Abraham Lincoln was known for his kindness to everyone. He was often criticized by his associates for being gracious and thoughtful, considerate, and caring.
On one occasion he was asked, “With all of the power you have, why don’t you destroy your enemies?”
“Am I not destroying my enemies,” he asked, “when I make them my friends?”
Perhaps there is no more misunderstood or misused word in our world today than the word “love.” Nearly everyone has their own meaning for it. For some, it has a “sexual” meaning. For others, it has an “I like to be with you” meaning. And, some see love as demonstrating an unselfish concern for the well-being of others - helping them when they are unable to help themselves or provide the necessities they need to survive.
Paul speaks of a love that is supremely concerned with the best interests and welfare of others. It is a love that makes the needs and concerns of others my very own. It is as though I am saying, “I don’t walk away from the needs of others; I take them with me so I can do something about them. If they have a need, it is my need. If they hurt, I hurt. If they are in pain, it is my pain as well. If they have no food, I will share my food with them.”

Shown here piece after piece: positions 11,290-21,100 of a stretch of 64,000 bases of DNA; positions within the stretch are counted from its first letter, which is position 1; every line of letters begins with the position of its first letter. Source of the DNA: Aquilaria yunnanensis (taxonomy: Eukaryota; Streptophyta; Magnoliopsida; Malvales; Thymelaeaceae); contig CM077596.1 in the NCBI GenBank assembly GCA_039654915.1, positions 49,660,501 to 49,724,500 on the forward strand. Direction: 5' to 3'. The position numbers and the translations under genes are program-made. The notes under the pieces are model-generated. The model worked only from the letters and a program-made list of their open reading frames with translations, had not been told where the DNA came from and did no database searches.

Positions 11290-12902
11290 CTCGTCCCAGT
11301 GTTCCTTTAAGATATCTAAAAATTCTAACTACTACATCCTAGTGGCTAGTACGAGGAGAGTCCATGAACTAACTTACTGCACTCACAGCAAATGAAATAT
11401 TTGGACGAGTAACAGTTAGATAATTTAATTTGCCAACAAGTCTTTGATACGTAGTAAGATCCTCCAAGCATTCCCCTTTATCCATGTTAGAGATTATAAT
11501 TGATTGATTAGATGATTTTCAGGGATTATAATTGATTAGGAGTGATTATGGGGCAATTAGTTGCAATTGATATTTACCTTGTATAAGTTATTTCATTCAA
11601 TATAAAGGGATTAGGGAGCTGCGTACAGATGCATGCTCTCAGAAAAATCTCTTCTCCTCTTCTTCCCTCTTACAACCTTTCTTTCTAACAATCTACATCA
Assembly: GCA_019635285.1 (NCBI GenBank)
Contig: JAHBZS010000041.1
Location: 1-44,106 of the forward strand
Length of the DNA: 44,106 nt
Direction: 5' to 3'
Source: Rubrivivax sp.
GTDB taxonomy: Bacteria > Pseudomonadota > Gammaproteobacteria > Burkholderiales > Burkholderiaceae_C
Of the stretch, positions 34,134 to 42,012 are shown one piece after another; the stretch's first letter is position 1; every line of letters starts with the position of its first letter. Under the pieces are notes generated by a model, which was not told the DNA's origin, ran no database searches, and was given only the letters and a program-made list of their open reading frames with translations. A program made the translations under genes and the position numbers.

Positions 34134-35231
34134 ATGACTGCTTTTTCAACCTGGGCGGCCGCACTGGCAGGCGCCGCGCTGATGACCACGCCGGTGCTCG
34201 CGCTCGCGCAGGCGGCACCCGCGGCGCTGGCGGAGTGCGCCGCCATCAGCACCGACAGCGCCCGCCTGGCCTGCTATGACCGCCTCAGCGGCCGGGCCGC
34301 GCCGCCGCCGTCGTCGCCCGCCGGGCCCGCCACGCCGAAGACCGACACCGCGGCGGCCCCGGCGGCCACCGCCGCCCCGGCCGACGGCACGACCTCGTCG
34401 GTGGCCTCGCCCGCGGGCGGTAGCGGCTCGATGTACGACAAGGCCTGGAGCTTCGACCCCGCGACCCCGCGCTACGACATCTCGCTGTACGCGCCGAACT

As Christians, we must move beyond the feeling, sentimental and emotional types of love to a love that forces us to do what Jesus would do or have us to do for others.
Prayer: Lord, we see in Your life and death the real meaning of love. Strengthen us to live as you lived and to love as You loved so others will see You in our lives. In Jesus’ Name, Amen.
Scripture For Today: Love never gives up, never loses faith, is always hopeful, and endures through every circumstance. 1 Corinthians 13